The final three canvases at Clandon seem to have been created as a trio around 1667-81. Each measures nine by 11 feet and was designed to be appreciated on many different levels. In all three cases individual studies of birds (undoubtedly made from life) have been worked into an imaginative composition. As in Aesop’s Fables the birds and animals of Barlow’s paintings are used to tell stories.
The Farmyard (a work desperately in need of restoration) is full of anxiety. Various fowl and their young are scattered chaotically and meet with potential danger at every turn. In one corner a sleepy-looking hog emerges from a sty, probably an allusion to apathy in the face of impending danger. The moral of The Farmyard seems to be one of caution about ever-lurking evil or the need to stand guard against temptation.
The Decoy (reproduced above) is a hunting picture with a more specific political message. Decoys – systems of cone-shaped cages placed at the ends of streams – were an effective way to trap waterfowl for the country kitchen. The ‘decoy man’ and his dog, the ‘piper’, can be seen at the hut near the centre of the picture. The painting’s theme is one of hidden versus present danger. The attention of the birds in its foreground is directed to the top right where a massive red kite swoops in, terrorising a group of mallards. However, none of the birds is aware of the threat posed by the decoy man. Barlow’s painting can be understood in the context of anti-Catholic broadsides of the period, in which the decoy cage symbolises an instrument of ‘popish’ trickery and the birds the people of God taken unawares by the Catholic clergy. Barlow’s similar use of the decoy makes sense given his activities as a satirist during the period of intense anti-Catholicism known as the Popish Plot (1678-81), a supposed Catholic conspiracy to kill Charles II, fabricated by the informer Titus Oates (1649-1705). The birds in The Decoy thus represent the people of the English nation threatened by a popish conspiracy.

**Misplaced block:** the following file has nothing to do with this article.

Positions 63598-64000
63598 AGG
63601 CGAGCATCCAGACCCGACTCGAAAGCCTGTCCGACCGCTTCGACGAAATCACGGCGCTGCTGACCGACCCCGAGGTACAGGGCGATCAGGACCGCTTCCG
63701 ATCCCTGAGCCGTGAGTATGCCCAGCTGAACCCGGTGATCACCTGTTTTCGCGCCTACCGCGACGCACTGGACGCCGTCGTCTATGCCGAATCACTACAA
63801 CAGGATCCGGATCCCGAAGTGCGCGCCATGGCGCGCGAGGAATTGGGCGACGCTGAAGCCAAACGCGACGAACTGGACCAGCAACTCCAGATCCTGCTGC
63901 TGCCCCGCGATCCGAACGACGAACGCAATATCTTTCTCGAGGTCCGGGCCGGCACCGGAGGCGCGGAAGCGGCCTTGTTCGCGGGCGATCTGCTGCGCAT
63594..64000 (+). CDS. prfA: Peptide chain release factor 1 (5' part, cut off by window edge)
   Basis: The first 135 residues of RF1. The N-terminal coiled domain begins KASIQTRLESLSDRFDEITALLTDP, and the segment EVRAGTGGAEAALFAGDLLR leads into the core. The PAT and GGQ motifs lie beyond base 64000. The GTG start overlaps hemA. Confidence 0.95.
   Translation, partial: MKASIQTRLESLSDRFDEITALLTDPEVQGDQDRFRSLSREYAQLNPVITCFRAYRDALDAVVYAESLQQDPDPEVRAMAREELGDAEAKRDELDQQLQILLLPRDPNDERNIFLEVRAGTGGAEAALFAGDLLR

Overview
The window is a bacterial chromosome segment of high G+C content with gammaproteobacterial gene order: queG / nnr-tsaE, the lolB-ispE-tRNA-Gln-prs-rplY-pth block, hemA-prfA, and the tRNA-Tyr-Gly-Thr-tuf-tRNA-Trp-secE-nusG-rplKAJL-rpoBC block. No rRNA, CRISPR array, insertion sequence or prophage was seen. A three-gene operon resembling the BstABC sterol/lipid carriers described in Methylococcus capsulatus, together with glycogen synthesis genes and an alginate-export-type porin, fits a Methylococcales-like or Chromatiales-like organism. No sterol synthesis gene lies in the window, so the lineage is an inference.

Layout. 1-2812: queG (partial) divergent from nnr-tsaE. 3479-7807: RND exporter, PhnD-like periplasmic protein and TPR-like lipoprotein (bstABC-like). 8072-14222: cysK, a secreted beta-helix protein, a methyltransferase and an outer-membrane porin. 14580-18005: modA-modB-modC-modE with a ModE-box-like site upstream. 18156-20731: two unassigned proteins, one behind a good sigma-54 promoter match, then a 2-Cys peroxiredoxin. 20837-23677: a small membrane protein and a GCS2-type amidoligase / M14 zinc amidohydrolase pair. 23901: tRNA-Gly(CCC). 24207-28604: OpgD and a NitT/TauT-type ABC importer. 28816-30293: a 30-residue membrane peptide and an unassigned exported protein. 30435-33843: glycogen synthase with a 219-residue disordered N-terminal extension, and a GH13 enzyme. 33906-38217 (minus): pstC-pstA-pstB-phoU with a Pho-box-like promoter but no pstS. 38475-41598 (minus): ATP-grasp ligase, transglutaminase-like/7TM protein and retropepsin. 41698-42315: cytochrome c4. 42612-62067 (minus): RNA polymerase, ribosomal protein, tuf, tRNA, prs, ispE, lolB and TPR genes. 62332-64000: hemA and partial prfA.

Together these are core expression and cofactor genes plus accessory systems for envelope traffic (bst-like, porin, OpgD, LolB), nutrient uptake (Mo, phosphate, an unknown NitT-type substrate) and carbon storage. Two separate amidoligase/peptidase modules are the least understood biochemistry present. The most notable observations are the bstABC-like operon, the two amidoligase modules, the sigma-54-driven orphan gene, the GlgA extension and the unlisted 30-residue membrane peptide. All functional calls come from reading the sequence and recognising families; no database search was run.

By contrast the mood of Landscape with Birds and Fishes is one of serenity and prosperity. The bountiful catch of fish upon which the pairs of birds come to feed has been ensured by the hand of a mysterious, unseen provider – God, or perhaps England’s monarch. The fact that the scene is presided over by the lone kingfisher, also known as the halcyon bird (traditionally an omen of fair or sunny weather) and in another of Barlow’s prints as the ‘King’s fisher’, supports this interpretation. The three large canvases at Clandon are not simply quirky pictures crammed with creatures but strategically planned compositions that speak to the anxieties of the age in which Barlow lived.
The exhibition offers visitors the rare opportunity to view Barlow’s paintings as decorations in a country house – the setting for which they were intended – while the variety of Barlow’s graphic work on display is a rich reflection of the culture in which he lived and worked. The presence at Clandon Park of his prints and drawings provide the key to understanding a group of paintings which would otherwise resist 21st-century efforts to decode them.
Nathan Flis is the curator of Francis Barlow: Painter of Birds and Beasts at Clandon Park.